The use of angiotensin-converting enzyme (ACE) inhibitors to treat congestive heart failure (CHF) has been shown to improve symptoms and reduce cardiovascular mortality rates. This finding has been proved in multiple studies using different drugs from this class. Despite the number of studies performed, little information exists concerning the optimal dose of ACE inhibitors in the treatment of CHF. Nanas and colleagues designed a study to observe the impact of high-dose versus standard-dose ACE inhibitors on mortality, morbidity and clinical status in patients with CHF.
Patients with moderate to severe symptoms of CHF were enrolled in the study. Subjects in group 1 took the maximal tolerable dose of enalapril (up to 20 mg per day); the enalapril doses for the subjects in group 2 were titrated up to a maximum of 60 mg per day. The enalapril dose was not increased if systolic blood pressure was less than 90 mm Hg or if the drug induced symptoms of hypotension. Patients were evaluated on a weekly basis until they reached their maximal dose and, thereafter, were followed at three, six and 12 months. In addition to the clinical assessment, patients underwent a blinded assessment of left ventricular function. Morbidity and mortality were recorded for each group.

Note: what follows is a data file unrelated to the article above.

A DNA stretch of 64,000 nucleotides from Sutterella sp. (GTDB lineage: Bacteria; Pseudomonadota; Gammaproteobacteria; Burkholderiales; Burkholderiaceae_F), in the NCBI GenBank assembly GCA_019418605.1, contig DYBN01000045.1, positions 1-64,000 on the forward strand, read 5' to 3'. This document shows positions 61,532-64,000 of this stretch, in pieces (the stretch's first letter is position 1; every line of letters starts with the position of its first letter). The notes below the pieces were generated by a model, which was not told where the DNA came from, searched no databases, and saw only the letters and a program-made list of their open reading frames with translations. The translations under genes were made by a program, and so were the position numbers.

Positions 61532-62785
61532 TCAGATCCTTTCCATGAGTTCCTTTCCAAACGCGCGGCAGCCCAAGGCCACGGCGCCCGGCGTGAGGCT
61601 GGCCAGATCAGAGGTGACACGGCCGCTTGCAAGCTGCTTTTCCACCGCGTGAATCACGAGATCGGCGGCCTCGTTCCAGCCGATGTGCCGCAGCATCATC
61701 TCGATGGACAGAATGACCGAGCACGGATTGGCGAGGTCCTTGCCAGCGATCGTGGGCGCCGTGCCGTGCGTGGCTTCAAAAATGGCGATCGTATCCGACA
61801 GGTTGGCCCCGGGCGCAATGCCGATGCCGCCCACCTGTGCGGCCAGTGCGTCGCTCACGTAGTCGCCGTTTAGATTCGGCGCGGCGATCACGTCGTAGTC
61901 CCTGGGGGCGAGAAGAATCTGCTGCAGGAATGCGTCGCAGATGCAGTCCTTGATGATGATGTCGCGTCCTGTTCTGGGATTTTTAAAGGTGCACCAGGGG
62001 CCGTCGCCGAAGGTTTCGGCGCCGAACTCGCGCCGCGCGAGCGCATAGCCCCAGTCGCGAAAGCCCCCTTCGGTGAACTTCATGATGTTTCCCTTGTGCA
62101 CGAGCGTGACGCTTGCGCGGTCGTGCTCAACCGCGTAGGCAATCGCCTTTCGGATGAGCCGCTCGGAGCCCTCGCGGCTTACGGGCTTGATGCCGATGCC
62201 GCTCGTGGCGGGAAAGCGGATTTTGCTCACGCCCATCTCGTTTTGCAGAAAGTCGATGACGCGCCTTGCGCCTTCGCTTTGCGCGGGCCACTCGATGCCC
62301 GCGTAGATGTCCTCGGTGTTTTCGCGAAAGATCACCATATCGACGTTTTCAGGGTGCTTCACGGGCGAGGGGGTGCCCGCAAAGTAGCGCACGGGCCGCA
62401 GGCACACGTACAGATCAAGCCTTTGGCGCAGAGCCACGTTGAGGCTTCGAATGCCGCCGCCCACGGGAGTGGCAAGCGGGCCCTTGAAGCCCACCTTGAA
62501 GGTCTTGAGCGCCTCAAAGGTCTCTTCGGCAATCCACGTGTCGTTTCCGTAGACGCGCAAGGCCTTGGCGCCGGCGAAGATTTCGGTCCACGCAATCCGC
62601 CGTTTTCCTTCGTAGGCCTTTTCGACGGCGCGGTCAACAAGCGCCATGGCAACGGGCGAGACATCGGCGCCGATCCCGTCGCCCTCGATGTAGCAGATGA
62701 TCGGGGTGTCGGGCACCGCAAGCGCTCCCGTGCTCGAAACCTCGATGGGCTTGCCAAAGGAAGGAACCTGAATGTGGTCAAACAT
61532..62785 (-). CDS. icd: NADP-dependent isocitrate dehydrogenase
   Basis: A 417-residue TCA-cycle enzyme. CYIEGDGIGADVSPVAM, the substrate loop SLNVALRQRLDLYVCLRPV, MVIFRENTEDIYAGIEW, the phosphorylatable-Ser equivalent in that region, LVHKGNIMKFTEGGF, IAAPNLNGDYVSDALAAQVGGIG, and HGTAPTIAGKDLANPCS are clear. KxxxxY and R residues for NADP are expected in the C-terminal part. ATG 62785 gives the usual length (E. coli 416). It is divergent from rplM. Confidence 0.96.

The results from the study showed no difference in mortality or morbidity rates between the standard-dose and high-dose enalapril groups. In addition, there was no difference between the two groups in hospital admission rates for CHF exacerbations. The initiation of treatment in both groups resulted in improvements in clinical conditions within the first three months, but no further improvement occurred during the rest of the study. At the end of the study, there also was no difference between the groups in left ventricular function and New York Heart Association class.
The authors conclude that high doses of ACE inhibitors do not appear to improve survival rates in patients with CHF. A 20-mg daily dose of enalapril seems to be the optimal dose in these patients. The authors add that selected patients may benefit from higher doses of enalapril, but further trials need to be performed to determine which patients might benefit.